The second case relates to environmental restrictions aiming at the preservation of a specific landscape, which is considered of great value. The relevant regulations are contained in Part III of the Code of Cultural Heritage, and very often are applied to very large portions of territory.
Q - Are there still regional grants in place for the restoration of cultural heritage properties? Is it possible or realistic for the owners of these properties to get access to this sort of funding programmes?
A - The «Code of Cultural and Landscape Heritage» dating from January 2004 states that public and private entities are obliged to guarantee the conservation of the listed objects in their ownership and to bear the costs linked with their maintenance. The protection regulations give the regional authorities the right to partly funding the expenses incurred by the owner for the restoration of the assets of architectural interest. This is set forth by articles no. 35, 36 and 37 of Law Decree 42/2004. I personally always advise to try applying for them, even though this sort of requests often are left unheeded due to the local authorities’ lacking funds for these purposes.
Q - Many investors like the idea of converting old buildings, historical mansions or castles into boutique-hotels, apart-hotels or similar. Is the procedure for the change of use of a heritage listed property more complex than for unlisted buildings? Or does that depend primarily on the local planning regulations, provided that the elements subject to the protection obligations are duly preserved?
A - The rehabilitation of a listed asset in a bad state of repair, if carried out by a private entity, usually is aimed at bringing new life to the property in view of its best possible use. This is clear also to the controlling authorities, as a consequence they usually take into due consideration the proposed changes of use provided that the protection of the property is guaranteed and the prescribed constraints are respected. In any case, the proposed change of use must also be compatible with the provisions of the municipal master plan. If this is not possible, the owner has in any case the possibility to submit a detailed plan with a variation request.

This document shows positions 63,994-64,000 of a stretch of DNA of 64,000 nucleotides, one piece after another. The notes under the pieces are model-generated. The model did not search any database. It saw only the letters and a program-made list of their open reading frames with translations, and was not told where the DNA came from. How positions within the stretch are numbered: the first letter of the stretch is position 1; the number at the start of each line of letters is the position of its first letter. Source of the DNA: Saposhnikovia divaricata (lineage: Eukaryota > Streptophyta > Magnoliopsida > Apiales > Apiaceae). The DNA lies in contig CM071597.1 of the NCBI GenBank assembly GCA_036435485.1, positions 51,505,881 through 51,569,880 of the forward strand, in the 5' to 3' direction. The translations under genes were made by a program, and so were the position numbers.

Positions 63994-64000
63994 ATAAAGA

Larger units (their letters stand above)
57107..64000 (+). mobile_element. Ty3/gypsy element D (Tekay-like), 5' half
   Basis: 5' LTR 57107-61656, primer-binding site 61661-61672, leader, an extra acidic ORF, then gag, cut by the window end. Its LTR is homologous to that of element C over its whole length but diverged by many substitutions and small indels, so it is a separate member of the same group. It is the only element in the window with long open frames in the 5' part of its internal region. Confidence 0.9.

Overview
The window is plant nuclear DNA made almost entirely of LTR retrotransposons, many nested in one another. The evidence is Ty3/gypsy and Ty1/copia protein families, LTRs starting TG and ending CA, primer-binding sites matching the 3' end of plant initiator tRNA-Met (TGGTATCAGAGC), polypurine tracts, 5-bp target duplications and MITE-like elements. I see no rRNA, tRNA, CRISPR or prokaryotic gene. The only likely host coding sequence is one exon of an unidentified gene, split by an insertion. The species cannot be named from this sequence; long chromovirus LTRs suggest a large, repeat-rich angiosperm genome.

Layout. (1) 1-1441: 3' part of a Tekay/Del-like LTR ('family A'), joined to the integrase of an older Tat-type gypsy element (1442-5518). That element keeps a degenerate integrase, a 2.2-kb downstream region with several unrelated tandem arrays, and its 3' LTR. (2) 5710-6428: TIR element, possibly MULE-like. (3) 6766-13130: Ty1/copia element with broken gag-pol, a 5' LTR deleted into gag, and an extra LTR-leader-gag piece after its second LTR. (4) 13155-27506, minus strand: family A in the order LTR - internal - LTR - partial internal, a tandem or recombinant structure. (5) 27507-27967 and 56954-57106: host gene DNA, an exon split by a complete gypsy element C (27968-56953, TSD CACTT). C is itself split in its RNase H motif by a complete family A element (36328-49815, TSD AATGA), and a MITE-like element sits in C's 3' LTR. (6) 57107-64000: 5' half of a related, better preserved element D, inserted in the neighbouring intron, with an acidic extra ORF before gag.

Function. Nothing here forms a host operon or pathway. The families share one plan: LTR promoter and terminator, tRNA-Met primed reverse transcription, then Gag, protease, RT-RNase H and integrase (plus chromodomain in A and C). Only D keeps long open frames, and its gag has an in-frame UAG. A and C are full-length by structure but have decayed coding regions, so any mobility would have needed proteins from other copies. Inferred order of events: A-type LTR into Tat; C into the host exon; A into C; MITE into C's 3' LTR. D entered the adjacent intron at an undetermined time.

Q - Do owners of listed properties enjoy other incentives or tax relief?
A - While owning a listed property gives access to several benefits, including discounted tax rates and the possibility of free rental contracts, on the other hand, the imposed restrictions do not confer significant advantages. Still the tax advantages currently in force are varied and very appealing and include, but are not limited to: reduced rates applicable to the income tax, tax bonuses calculated on the amount of expenses borne by the owner, discounts on registration duties, mortgage and cadastral taxes, inheritance and donation taxes, municipal property tax, etc.
Q - What’s the typical timeframe for obtaining permits for the rehabilitation or change of use for properties of the cultural heritage?
A - The release or denial of permits for the conversion of listed properties often depend on the Superintendency officials’ subjective judgments.
In certain cases the applicant is required to make additions or amendments to the project. Usually, once the project has been submitted to the relevant authority, the process does not exceed 2-3 months. On the other hand one should take into account also the urban planning concessions to be released by the municipality, whose timeframe depends on the extent of the project. In some case it could be possible to start the works straight away, while in other a period of up to 4-5 months should be expected.